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Monday, October 6, 2008

Origin Stories

So the Mini-W and I watched IRON MAN over the weekend and we both gave it a big thumbs up. And, as the Mini-W is still in the learning stages of movie appreciation, we discussed the fact that IRON MAN is an origin story. Origin as in the comic book world, not the world of mythology that the Mini-W was immersed in for years, being the product of many years of Waldorf School. To this day the kid can knit while discussing Loki, play the violin and sing ancient Teutonic songs about the coming of winter while laying pine boughs in a pleasing circular pattern.

In the world of comic books, origin stories are the back stories for the superhero in question. How, why and when our superhero began his or her trajectory of internal pain and superhero-ness. You know - Batman and his murdered parents, Spiderman, the radioactive spider and his uncle's death for which he blames himself, Superman and his destroyed planet. Luke Skywalker and the loss of his aunt, uncle and very home. Wait - he's not a superhero. But this is still his origin story, isn't it? The beginnings of a lifelong adventure. A pivotal point in his life that changed him forever.

So all of this got me to thinking - what is your main character's origin story? Regardless of genre, your main character is on an arc of change, right? What was that moment that defined the hole your main character has been trying to fill ever since? What defined them long before your story began? If there was a moment of origin for your main character, your script is then going to be the second most defining moment of their lives, right? Because your script is in some ways the continuation of a story that already began long ago.

Your main character's origin story doesn't have to be tragic - you might be writing a comedy - but the point is that something in your main character's life set them upon a path, positive or negative and now, because screenwriters get to play god, you are going to set a story in motion that will irrevocably change your main character once more. Change the direction of their orbit forever. And it's deeply satisfying, as a writer, because in real life while many do have defining moments, often it's more of a cumulative effect, right? Experiences pile up, one atop the other and slowly shape us, like a rock being being battered by the sea. As we get older, we begin to soften and change.

But movies are life writ large - there are defining moments, pivotal conversations, forced decisions and cathartic, satisfying changes. I'm convinced that that's why we like to go to the movies - to look for patterns, closure and exciting outcomes when in real life, things can seem to move at a glacial pace. Even so - look at your own life - do you have a moment that defined you? Or a period of time? Something about where you grew up, something that happened in your family? A bully at school? A teacher who believed in you? That jerk who fired you and led you to your career today? Were you lucky enough to find the love of your life and that person lifted you up to a whole new level because they love you so? Or did you lose someone and that profound loss lent you a whole new point of view?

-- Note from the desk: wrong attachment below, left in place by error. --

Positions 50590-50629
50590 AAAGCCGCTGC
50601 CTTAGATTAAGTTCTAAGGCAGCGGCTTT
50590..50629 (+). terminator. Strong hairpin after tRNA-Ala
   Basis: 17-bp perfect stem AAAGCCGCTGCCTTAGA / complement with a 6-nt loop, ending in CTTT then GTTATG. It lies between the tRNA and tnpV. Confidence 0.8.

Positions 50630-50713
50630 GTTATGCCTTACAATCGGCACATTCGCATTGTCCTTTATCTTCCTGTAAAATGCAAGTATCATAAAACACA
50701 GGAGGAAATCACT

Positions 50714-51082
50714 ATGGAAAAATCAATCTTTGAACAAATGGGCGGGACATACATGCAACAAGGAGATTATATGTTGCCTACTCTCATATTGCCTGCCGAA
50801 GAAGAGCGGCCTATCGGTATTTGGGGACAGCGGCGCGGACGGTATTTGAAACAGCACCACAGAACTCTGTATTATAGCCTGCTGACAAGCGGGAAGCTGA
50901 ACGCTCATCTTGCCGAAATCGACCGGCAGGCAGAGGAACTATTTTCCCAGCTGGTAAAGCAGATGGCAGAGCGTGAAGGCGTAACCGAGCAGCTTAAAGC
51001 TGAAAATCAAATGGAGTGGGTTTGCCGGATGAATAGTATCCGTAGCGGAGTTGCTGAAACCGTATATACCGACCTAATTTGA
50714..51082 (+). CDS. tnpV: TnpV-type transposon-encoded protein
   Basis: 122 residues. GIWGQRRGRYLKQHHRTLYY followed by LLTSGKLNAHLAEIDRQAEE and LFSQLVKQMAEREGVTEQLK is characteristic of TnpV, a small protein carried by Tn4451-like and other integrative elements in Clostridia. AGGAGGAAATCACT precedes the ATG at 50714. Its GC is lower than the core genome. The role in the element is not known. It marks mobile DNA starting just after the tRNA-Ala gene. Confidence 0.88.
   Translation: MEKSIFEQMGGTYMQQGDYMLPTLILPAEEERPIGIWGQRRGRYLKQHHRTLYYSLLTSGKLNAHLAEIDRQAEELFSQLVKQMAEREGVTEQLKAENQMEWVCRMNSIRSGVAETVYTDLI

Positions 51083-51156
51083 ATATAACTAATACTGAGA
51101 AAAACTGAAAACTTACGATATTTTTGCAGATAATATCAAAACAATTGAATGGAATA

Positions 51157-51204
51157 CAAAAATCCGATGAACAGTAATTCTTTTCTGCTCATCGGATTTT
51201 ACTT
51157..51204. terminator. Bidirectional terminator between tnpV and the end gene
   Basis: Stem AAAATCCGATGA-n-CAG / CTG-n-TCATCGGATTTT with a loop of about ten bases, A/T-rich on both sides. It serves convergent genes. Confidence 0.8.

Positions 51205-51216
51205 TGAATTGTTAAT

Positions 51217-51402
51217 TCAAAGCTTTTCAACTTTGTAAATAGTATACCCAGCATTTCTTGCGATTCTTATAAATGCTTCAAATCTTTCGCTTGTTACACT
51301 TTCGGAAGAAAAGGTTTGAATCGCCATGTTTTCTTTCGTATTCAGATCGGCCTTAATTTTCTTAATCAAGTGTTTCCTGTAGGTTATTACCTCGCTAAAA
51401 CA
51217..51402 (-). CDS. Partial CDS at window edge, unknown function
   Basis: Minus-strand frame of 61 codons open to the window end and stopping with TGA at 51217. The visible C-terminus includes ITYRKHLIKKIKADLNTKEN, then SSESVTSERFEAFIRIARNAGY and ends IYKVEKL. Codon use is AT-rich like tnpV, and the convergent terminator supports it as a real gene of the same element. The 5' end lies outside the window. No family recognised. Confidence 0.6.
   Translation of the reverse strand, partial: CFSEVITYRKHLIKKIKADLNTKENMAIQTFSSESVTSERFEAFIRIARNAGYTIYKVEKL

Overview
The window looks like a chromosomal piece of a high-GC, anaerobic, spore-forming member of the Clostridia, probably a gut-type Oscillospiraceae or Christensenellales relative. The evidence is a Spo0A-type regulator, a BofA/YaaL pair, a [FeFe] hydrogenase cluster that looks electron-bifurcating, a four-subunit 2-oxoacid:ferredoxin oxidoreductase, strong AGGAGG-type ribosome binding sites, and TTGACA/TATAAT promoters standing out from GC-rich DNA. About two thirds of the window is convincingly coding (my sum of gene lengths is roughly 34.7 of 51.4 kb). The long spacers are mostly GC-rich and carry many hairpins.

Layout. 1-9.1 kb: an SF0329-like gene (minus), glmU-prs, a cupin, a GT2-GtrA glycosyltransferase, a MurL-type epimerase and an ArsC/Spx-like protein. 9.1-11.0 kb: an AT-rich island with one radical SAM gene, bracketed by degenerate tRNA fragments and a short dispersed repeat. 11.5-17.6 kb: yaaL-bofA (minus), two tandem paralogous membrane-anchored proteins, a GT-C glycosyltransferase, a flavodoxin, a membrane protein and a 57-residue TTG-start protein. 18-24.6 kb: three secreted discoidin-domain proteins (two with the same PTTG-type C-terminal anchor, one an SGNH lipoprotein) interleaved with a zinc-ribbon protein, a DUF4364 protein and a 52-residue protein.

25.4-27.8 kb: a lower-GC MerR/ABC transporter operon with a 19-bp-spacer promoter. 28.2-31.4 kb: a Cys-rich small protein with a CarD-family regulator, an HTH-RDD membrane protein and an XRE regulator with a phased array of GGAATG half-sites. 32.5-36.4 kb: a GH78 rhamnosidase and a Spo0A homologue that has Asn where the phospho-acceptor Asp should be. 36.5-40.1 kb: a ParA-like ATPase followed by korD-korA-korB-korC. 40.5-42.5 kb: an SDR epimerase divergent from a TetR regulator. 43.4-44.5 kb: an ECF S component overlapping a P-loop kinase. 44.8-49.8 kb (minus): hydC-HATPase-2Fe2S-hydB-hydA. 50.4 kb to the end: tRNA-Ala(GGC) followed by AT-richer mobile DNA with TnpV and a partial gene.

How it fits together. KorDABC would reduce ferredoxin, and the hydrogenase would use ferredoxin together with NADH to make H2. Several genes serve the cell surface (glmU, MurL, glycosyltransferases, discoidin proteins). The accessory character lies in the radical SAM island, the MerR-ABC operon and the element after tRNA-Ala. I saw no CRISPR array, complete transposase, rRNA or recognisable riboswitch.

We writers have more in common with our main characters than we like to admit. Our main characters live out our fantasies - they get revenge when we were unable to. They speak the truth when we weren't heard. They overcome their fears. They have the perfect come back, romantic gesture or courageous response. They turn heartbreak into triumph, they take chances and they discover the truth about themselves. They overcome grief and find grace. They are us the way we wish we were.

What was your defining moment? Can you name one? Or maybe a defining period of time that led you where you are in your life right now?

Now think about your main character - your antagonist, that's fun too - and explore what his or her origin story is. What defined your character on page negative 50, long before your page one was written?

Origin story - back story - defining moment - they're not just for superheroes. We all have those moments and so does your main character. Be the main character you're writing, slide into his or her skin and feel that pain, joy or loss in order to write a satisfying arc of change in the now.

I often tell writers that because you get to play god, the journey you set your character upon should be exactly relative to the change you want to see in your character. Could Tom Cruise have GONE on a more painful journey of change as he drove his mentally handicapped brother cross country in RAINMAN? Here is a character who needs to reconnect with his past, forgive his father and heal his wounds. They say that the Universe never gives us more than we can handle but often our limits are pushed. And we rise to our potential if we have to. If everything is on the line. Otherwise we lead a life of mediocrity and quiet desperation and our characters inhabit a dull movie. I think living a life of quiet desperation is a kind of living death. And so does your main character. They just won't admit it.